By Jacob Frank, courtesy NPS
Boiling hot water bubbling up from a chalky white landscape with bison grazing in the distance may seem more like a sci-fi movie than a group-tour experience. But this scene is just an ordinary day at Yellowstone National Park, one of the many exciting outdoor adventure destinations that groups can explore on Travel Alliance Partner tours.
From the Atlantic coast to the majestic mountain West, national and state parks provide wonderful surroundings for people to soak in the wonder of nature. Travelers should take their cameras to these untamed locations because they might catch glimpses of hawks filling the skies, alligators peeking out of swampy waters, puffins playing in the surf or some of the most inspiring scenery in the world.
The tours are not the average walk in the woods, but glimpses of nature in full force. If your travelers enjoy the outdoors, check out the tours that highlight some of the following unforgettable locations.
Yellowstone National Park
Most people have heard of Old Faithful’s predictable spray that reaches about 130 feet into the air. But Old Faithful is just a small part of Yellowstone National Park — inside 2 million acres in Wyoming lies close to one-half of the world’s hydrothermal features, including 300 more geysers.
A tour around the park’s 142-mile Grand Loop Road connects guests to the most popular geysers and hot springs, including Mammoth Hot Springs, Norris Geyser Basin and Firehole Canyon. Groups can stroll through these unearthly geological spectacles, and Yellowstone is bursting at the seams with watchable wildlife.
“In Yellowstone, probably the biggest attractions are the bison and elk,” said Linda Miller, public affairs director of the park. “Wolves are also a big attraction, but they are not really visible usually. But there’s always a chance one will be running alongside a road or somewhere in view.”
Yellowstone is home to one of the largest concentrations of mammals in the lower 48 states. Groups visiting the park should always be on the lookout for grizzly bears, black bears, bison, elk, moose and bighorn sheep.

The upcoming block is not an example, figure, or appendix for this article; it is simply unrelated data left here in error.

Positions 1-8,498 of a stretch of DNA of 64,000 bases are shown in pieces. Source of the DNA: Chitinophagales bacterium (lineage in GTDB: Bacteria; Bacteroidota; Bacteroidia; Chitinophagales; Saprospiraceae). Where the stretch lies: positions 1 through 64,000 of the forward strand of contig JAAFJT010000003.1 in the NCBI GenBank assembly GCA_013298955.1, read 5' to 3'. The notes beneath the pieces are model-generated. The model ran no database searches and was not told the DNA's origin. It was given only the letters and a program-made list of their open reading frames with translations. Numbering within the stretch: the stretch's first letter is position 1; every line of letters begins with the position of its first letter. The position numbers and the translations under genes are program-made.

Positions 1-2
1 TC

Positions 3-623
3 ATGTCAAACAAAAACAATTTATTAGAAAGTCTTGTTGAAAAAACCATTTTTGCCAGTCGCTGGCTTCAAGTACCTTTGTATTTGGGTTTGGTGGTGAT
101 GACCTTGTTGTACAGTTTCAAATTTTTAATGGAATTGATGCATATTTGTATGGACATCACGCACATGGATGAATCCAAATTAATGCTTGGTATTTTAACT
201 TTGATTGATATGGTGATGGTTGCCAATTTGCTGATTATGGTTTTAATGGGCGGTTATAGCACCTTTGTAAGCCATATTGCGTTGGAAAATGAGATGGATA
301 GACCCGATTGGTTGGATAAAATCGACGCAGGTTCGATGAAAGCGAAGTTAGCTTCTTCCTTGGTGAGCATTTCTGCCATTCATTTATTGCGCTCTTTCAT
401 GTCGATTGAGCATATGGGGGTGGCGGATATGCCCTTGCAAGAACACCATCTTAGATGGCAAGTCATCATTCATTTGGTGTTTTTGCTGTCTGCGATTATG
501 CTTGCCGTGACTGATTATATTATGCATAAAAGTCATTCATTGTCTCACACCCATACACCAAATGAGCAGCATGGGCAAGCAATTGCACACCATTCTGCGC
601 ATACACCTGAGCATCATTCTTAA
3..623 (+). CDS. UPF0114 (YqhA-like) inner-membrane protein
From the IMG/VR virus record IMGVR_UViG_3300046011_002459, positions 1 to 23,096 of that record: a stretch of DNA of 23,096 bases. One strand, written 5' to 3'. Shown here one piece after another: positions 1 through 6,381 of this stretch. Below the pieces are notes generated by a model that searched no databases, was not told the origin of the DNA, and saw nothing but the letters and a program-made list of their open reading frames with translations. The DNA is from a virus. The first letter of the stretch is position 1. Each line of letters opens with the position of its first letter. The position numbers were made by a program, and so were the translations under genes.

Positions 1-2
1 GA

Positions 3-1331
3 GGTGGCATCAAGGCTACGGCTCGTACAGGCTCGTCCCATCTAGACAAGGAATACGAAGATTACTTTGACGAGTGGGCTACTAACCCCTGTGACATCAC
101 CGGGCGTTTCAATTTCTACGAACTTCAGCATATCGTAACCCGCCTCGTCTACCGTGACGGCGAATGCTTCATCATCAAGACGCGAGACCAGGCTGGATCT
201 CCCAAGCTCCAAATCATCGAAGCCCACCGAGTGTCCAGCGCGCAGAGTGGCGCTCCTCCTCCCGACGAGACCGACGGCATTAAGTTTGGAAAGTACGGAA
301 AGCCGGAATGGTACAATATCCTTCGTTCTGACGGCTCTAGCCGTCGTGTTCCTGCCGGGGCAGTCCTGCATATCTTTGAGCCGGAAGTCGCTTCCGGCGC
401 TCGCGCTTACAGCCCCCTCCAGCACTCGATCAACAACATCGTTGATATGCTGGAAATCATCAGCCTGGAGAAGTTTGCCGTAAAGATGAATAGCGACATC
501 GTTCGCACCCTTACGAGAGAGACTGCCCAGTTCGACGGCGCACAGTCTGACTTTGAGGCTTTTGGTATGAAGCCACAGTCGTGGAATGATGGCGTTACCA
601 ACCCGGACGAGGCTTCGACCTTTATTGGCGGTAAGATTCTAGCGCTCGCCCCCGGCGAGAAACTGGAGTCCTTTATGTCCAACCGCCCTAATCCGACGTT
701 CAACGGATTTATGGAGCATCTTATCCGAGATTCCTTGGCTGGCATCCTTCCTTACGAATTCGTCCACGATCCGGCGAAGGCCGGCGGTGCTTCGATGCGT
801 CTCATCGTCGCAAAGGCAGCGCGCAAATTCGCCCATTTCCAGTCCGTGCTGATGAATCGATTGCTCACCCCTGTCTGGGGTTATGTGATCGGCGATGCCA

On a Yellowstone Wildlife Safari tour, biologist guides take guests out to Hayden Valley for views of the large buffalo herds and to Lamar Valley to see bears, elk, wolves and other mammals. High-quality optics help groups search the valley during the evening, when the animals are the most active.
Although summer is the most popular season in the park, winter can also be a magical time. Snow-coach rides through Yellowstone allow you to see the same intriguing geysers and wildlife, but with a coat of white.
Cape May Point State Park
Township, New Jersey
Thousands of large birds of prey flock over the narrow strip of land along the Cape May peninsula each autumn. Cape May acts like a natural funnel to catch southbound hawks and other birds on their way south, making it one of North America’s favorite spots to watch fall hawk migrations.
Groups can see hundreds of hawks flying overhead at Cape May Point State Park’s Hawk Watch command post. The multilayered wooden platform looks over the edge of the Atlantic Ocean at the southern tip of New Jersey.
Sharp-shinned hawks, red-tailed hawks, Cooper’s hawks and rough-legged hawks fly within sight of the platform from September to the end of November. Guests can also spot some of the thousands of eagles, peregrine falcons and ospreys that fly with the hawks each year.
At the Hawk Watch platform, official hawk counters and other staff from the Cape May Bird Observatory can identify the various bird species. From mid-September through October, groups can attend hawk-banding demonstrations on the weekends to see species of hawks up close before staff release them back into the air to continue their southbound migration.
After bird viewing, visitors can admire the 157-foot-high Cape May Lighthouse built in 1859 on the original bricks of the 1847 lighthouse. Those whose legs are up to it can climb the 199 steps for sweeping panoramas of the Cape May peninsula.
Denali National Park
At mile nine on the road into the Denali National Park, the immense shape of Mount McKinley, the roof of North America, appears before visitors. However, even with this glorious first sight, a driving tour is just the beginning of the experience inside Denali.
Visitors have one ribbon road to travel through the 6 million-acre park along the Alaskan range. The first 15 miles are open to all guests, but to go further into the Denali requires passage on a guided tour bus.
Those that choose to go past mile 15 experience something beyond the experience of an average person: pure wilderness.
“Denali offers a special experience,” said Kris Fister, public affairs officer for Denali National Park. “We probably offer the best opportunity for wildlife viewing in the state because of the great access into the park. We also have spectacular landscape and the attraction of the highest peak in North America.”
As visitors approach for closer views of Mount McKinley, tours make plenty of stops in-between for sightings of moose, caribou, Dall sheep and bears. The varied landscape of forest and tundra makes wildlife sightings more likely.
Fortunately for visiting groups, whether they see wildlife or not, the braided rivers, glacial lakes and snow-capped peaks are impressive sights on their own.